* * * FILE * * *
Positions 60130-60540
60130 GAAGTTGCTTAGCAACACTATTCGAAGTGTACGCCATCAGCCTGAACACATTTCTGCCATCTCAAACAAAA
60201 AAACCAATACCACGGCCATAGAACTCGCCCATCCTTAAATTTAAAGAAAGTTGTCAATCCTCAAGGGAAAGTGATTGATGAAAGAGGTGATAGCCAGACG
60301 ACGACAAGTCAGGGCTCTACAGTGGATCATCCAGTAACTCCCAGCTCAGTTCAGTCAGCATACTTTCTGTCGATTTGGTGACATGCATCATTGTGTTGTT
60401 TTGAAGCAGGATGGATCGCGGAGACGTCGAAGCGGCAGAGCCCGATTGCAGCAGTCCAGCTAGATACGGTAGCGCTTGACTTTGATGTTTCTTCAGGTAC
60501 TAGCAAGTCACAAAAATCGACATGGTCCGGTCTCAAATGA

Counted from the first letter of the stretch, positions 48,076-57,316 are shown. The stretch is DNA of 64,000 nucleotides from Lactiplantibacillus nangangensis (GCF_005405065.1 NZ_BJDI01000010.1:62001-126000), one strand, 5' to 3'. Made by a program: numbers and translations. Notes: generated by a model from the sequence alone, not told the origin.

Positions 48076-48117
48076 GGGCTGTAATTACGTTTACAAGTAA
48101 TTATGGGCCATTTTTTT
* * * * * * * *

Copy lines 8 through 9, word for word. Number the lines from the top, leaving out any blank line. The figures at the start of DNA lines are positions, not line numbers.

Positions 48076-48117
48076 GGGCTGTAATTACGTTTACAAGTAA